M.Goodall, A.Tagg British Aircraft before the Great War (Schiffer)
Deleted by request of (c)Schiffer Publishing
PERRY, BEADLE flying boat type B.3
This biplane flying boat appeared for the first time at Olympia, incomplete, in March 1914, where it received praise for the quality of its workmanship. Much of this was the work of S.E. Saunders Ltd. of Cowes, who had designed the hull shape, and built it using the patented 'Consuta' system of copper wire sewn plywood. The lower wing was surfaced with 'Consuta' also and was made buoyant. The fin and tailplane were integral with the hull. The use of the lower wings as sponsons was covered by patent No.4634/1914.
The engine was mounted in the nose under a detachable cowling and drove, by means of an extension shaft and chains, the twin tractor propellers. These were mounted in streamlined housings and were supported between the planes by the intermediate interplane struts and bracing wires. Behind this, a single open cockpit, in the rounded top decking, housed the passenger in front and the pilot behind. The radiator was fitted high up across the inboard interplane struts.
The top wing carried inset ailerons in the overhanging portion. The other control surfaces consisted of a divided elevator and a rudder, the lower portion of which was immersed when the machine was at rest, to serve as a water rudder. The immersed tail surfaces were also covered with 'Consuta' ply.
After the Aero Show the machine was assembled in Saunders' Columbine Works and, soon after, the visiting impressment officer recorded it as a potential machine for Service use, by which time the ENV engine had been replaced by a 90hp Curtiss. The extent of the testing carried out at Cowes is not clear, but in August the machine was moved to the Eastbourne Aviation Co. Perry had been killed in an air crash on 16 August 1914 in France and the company was being closed down. Later the aircraft was sold to the Lakes Flying Co. and tests were carried out on Lake Windermere until July 1915, without flight being achieved. The aircraft was then broken up.
60hp ENV type F eight-cylinder water-cooled vee driving two Integral propellers through an extension shaft and chains, one crossed for opposite rotation.
90hp Curtiss type OX eight-cylinder water-cooled vee substituted in mid-1914
Span top 35ft
Span bottom 23ft 3in
Chord top 6ft
Chord bottom 4ft
Gap 6ft 8 l/2in
Area 290 sq. ft
Area rudder 11 sq. ft
Area elevators 6 sq. ft
Area tailplane 25 sq. ft
Speed 72 mph
Endurance 3 1/2hr
Weight allup 1,600lb.
G.Duval British Flying-Boats and Amphibians 1909-1952 (Putnam)
Perry-Beadle Flying-boat (1913)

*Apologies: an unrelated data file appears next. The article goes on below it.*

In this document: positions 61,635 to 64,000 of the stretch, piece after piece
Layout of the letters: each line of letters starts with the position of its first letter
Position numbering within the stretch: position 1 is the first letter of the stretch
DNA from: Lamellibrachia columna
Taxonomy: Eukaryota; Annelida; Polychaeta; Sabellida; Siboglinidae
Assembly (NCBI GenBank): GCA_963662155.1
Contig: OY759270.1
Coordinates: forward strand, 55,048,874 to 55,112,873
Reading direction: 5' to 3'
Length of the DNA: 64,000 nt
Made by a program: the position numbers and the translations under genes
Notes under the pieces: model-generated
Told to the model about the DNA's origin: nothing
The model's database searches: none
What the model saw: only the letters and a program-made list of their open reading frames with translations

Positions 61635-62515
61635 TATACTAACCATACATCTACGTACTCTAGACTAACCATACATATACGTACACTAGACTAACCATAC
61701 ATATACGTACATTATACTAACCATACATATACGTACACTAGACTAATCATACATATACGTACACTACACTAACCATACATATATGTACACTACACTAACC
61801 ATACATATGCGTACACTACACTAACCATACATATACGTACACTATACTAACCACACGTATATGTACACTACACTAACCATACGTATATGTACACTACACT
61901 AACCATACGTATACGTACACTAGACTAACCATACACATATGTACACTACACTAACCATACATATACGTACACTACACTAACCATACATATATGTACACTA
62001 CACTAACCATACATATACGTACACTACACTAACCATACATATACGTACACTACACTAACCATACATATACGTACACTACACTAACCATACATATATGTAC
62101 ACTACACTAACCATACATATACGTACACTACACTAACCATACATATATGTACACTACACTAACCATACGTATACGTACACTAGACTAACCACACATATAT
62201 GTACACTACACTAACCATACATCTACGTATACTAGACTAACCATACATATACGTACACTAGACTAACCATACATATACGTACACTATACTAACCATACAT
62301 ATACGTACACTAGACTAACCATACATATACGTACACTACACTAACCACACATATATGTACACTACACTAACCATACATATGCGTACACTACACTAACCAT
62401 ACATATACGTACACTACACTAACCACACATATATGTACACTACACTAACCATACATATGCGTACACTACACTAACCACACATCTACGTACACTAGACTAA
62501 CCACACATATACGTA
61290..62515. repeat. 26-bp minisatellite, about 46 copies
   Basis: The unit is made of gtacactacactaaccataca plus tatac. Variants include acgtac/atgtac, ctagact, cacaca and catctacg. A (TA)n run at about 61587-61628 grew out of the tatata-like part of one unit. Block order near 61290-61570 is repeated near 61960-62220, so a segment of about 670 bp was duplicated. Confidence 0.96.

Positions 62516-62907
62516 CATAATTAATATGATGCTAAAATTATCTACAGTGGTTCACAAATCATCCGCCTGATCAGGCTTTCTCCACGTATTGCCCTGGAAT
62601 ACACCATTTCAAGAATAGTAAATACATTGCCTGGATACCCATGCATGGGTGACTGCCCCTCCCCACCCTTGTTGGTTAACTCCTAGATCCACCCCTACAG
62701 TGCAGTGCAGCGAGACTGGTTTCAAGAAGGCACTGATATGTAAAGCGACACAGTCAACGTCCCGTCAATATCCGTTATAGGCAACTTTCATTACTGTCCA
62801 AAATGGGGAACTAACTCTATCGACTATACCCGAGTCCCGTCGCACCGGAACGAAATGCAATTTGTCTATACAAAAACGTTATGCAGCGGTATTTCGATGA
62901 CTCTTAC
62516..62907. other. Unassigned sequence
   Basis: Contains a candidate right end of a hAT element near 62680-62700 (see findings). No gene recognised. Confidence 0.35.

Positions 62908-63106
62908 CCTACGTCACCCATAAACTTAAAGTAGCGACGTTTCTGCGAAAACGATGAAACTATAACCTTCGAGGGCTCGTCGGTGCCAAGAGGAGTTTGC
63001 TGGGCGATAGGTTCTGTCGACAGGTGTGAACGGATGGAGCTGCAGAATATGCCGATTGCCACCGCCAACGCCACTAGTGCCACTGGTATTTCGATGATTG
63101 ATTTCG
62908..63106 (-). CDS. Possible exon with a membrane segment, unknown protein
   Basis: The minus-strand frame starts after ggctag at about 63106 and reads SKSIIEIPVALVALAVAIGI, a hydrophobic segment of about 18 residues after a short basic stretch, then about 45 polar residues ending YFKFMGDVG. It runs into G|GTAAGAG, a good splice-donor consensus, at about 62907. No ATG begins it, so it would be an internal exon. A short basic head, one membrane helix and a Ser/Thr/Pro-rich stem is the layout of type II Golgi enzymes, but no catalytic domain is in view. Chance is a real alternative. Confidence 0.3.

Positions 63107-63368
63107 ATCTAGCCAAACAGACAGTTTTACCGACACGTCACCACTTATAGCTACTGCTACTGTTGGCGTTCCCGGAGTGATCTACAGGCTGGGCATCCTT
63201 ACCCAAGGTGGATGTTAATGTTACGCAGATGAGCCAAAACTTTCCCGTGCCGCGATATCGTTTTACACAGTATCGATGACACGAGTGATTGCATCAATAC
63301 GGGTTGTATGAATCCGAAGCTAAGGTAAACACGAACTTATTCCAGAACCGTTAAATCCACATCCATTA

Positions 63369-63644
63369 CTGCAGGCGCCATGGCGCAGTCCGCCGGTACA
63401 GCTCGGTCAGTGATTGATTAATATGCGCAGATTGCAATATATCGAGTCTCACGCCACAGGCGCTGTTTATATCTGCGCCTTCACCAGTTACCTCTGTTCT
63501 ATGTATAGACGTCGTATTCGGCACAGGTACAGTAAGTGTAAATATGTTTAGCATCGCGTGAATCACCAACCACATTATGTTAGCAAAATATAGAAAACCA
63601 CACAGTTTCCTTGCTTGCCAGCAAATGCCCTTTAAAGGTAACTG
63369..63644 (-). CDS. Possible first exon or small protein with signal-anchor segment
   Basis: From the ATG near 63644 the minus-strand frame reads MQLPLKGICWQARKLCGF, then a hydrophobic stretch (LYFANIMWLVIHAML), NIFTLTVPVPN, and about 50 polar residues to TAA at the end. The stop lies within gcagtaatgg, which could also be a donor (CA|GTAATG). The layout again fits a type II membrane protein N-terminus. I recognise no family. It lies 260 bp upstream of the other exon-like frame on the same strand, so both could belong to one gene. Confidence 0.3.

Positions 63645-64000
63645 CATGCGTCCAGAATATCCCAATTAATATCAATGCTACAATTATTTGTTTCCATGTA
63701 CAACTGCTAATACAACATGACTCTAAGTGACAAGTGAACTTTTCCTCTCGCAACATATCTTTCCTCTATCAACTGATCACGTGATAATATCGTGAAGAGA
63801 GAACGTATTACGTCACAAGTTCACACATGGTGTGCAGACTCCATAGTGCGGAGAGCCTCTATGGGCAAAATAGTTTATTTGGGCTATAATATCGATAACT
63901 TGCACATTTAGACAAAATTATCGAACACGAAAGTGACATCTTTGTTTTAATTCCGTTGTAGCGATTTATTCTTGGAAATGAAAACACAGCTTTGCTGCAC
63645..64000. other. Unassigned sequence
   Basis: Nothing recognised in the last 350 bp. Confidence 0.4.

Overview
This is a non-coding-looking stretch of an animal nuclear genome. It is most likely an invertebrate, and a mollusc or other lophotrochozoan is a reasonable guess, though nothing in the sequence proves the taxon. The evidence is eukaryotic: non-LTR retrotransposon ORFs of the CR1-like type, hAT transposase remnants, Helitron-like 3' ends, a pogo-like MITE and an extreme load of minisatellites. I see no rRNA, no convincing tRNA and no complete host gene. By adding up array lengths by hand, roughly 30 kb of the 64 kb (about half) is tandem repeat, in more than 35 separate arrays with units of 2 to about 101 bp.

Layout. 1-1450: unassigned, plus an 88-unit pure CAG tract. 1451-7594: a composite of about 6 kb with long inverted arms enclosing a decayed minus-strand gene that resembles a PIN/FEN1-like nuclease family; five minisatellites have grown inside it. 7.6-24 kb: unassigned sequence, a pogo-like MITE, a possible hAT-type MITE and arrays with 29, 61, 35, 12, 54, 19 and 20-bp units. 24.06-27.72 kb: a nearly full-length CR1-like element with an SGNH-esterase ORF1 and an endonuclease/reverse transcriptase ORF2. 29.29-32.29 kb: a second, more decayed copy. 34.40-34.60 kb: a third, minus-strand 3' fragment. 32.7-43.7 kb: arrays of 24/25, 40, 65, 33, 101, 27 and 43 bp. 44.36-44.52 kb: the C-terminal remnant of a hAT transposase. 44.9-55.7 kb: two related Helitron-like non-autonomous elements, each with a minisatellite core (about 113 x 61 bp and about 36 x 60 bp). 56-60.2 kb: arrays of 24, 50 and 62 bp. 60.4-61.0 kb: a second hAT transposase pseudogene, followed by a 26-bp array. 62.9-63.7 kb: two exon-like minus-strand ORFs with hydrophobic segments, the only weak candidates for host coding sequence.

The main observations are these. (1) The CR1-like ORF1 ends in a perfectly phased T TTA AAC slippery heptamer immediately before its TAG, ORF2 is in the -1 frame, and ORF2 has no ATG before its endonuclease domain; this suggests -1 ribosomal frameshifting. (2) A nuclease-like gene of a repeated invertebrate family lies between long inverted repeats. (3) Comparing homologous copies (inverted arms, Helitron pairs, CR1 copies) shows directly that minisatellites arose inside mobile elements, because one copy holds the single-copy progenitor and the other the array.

In an attempt to emulate the success of the Sopwith Bat Boat, the Perry-Beadle machine was built by F. P. Hyde Beadle and Copland Perry at their Twickenham works in late 1913, with the hull sub-contracted to Saunders of Cowes.
Generally of conventional layout, the machine had an unusual power arrangement which followed a design theory of the time that future flyingboats would have engines and crew accommodated within the hull. A 60 h.p. E.N.V. eight-cylinder Vee-type engine was totally enclosed in the bows, with tube-shrouded chain transmission to twin tractor propellers carried on mid-span interplane struts. Hull decking over the engine was removable for maintenance. The hull itself was beautifully streamlined to a fish-like profile, the monocoque rear section with integral fin and tailplane merging into a deep forward section which embodied the planing bottom and a perpendicular bow. A single step was formed by the junction of the rear monocoque and forward sections. The entire hull and tail surfaces were covered by Saunders ‘Consuta’ copper-sewn plywood. The upper wing was of normal wooden construction, equipped with ailerons and fabric covered. The lower wing was covered with ‘Consuta’ and of unusual airfoil section, in that the point of maximum camber lay at fifty per cent of the 4-foot chord. No wing-tip floats were fitted, reliance for lateral water stability being placed upon the watertight wing itself. Control surfaces were operated by external wires from the wheeled control column, and from rudder pedals.
The Perry-Beadle was exhibited at the 1914 Aero Show at Olympia, but then the outbreak of war intervened, and flight trials could not be arranged until 1915. At this time, an association known as the Lakes Flying Company was operating with marine aircraft on Lake Windermere, an ideal locale with calm water and few wartime restrictions. The machine was transported there in July 1915, and after assembly, flotation tests were made. The results were not promising, for the machine lay so low in the water that the lower wing trailing edge and rudder base were submerged. This fact, combined with the fish-like hull, quickly earned it the local sobriquet of‘Jonah’s Whale’. Flight trials were attempted by Mr Stanley Adams of the Lakes Company, but he failed to get the machine off the water, due to the high drag set up by the immersed lower wing. The Perry-Beadle remained at Windermere, and, after removal of the engine, was finally broken up.